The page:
As part of his stewardship, the tither will also be concerned with the total impact of his life upon others. He will recognize that his influence should be extended to help make a more Christian world.
Marian Castle, in her Deborah, has David Seerle describe the influence of a certain farmer in these words: “When he left a place he always left the land a little poorer, the gates sagging a little lower, the ruts in the
lane gouged a little deeper.”
Such a concept is the antithesis of Christian stewardship. The steward tithes the money which he earns, but he makes certain that the total impact of his life and influence are on the side of righteousness. Because all
life belongs to God, he wants to use his strength in order that God’s treasure may be kept sacred and so developed that it may bless the lives of His people.
God is acknowledged as the giver of all when a tither sets aside ten percent of what he earns. He is aware that the Heavenly Father has richly endowed His children with an abundance of opportunities for service, and with a vast storehouse of material and physical treasures. In the light of such divine gifts he feels the obligation to use each one with a sense of holy trust. Every day becomes sacred. Material treasures are accepted as an opportunity to better serve the needs of people.
A Christian steward feels an overpowering sense of obligation before the vastness of God’s blessings. He firmly believes that all such gifts demand a dedicated life for as long as he lives.
William Temple was preaching to a great congregation in Edinburgh, Scotland, a few years ago. The people were stirred by his challenge to make a deeper dedication of their lives to Christ. At the conclusion of the
sermon, Bishop Temple announced the hymn, “When I Survey the Wondrous Cross.” The congregation sang with deep feeling. Near the end of the third stanza, Bishop Temple signaled for the organ to stop and, turning to the congregation, he asked the people to read the last verse as their personal dedication. Someone present noticed that, whereas previously the congregation had been singing lustily, the last verse was read in little more than a whisper. Everyone present that night recognized the depth of dedication which was involved in those words:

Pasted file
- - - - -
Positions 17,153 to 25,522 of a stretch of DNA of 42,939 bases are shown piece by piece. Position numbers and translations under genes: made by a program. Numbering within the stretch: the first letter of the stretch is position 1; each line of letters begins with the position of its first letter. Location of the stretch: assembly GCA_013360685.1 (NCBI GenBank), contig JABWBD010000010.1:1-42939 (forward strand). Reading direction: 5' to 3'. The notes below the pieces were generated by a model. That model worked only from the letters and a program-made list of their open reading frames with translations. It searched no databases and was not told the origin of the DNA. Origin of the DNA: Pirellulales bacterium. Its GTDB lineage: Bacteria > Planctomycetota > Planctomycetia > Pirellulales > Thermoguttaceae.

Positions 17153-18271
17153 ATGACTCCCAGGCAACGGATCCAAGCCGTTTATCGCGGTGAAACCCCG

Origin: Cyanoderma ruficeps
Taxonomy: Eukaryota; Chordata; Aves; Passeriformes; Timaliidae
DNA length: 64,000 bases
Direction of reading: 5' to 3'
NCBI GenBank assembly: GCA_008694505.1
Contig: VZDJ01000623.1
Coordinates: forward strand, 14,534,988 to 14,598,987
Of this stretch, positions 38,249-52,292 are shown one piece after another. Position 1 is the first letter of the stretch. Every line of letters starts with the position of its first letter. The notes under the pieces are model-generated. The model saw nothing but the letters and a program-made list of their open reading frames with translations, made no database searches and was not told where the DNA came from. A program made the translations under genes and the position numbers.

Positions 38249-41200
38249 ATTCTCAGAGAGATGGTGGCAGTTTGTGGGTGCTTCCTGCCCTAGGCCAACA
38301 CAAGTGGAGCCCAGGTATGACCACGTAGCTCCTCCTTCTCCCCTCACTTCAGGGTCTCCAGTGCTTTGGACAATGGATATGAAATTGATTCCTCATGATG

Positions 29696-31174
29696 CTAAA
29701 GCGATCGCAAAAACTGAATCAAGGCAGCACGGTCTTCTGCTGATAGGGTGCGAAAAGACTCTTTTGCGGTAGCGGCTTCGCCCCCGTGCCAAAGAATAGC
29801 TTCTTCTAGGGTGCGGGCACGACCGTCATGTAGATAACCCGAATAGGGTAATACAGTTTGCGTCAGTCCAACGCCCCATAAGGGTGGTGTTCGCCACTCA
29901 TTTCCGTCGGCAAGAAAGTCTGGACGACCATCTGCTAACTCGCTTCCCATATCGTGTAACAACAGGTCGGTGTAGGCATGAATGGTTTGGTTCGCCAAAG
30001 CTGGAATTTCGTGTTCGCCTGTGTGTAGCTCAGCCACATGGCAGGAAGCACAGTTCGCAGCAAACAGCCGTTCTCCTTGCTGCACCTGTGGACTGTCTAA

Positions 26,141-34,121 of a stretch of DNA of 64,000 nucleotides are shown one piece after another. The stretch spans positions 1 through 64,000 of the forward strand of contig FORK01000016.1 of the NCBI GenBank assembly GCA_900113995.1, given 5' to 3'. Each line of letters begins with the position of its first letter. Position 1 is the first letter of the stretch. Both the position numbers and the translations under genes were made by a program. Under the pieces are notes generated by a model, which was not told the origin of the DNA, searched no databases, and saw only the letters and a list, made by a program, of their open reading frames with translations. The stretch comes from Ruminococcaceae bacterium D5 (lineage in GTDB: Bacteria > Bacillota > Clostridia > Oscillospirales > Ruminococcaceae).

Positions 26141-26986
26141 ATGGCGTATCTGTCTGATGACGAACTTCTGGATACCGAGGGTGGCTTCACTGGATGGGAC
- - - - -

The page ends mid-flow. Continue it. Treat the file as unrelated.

“Were the whole realm of nature mine,
That were a present far too small;
Love so amazing, so divine,
Demands my life, my love, my all.”
No less a surrender is required of every Christian who would be a faithful steward. The love of God is reflected in the myriad of gifts which He makes available every day. The Gospel of Jesus Christ, the treasures of history, the breadth of material goods, and the personal talents which are entrusted
to each and every individual only suggest the countless ways by which God is blessing His people. In the light of the gifts of such a beneficent and loving Heavenly Father, nothing less than complete surrender will suffice. A faithful Christian becomes inevitably a steward of all that he possesses for as long as he lives.
Understanding of Stewardship
Tithing is an open doorway to the broader understanding of Christian stewardship. Because money is usually the most difficult surrender which any person must make, there are many tithers who have found that the practice of tithing has led into the other areas of Christian stewardship, without conscious thought about the matter. They have discovered that the acknowledgment of God’s gifts through the tithe enabled them to see the greater and more inclusive dedications which are essential if one is to be faithful to the trust which Almighty God has placed upon His people.
Tithing and Christian stewardship are interrelated. Along with the consecration of his money a tither is led to dedicate his time, talents, and life. It is also true that a Christian steward soon recognizes the value and practicability of using the tithe as a minimum measure for the dedication of his possessions.
(The above material was taken from the book Spiritual Life Through Tithing.)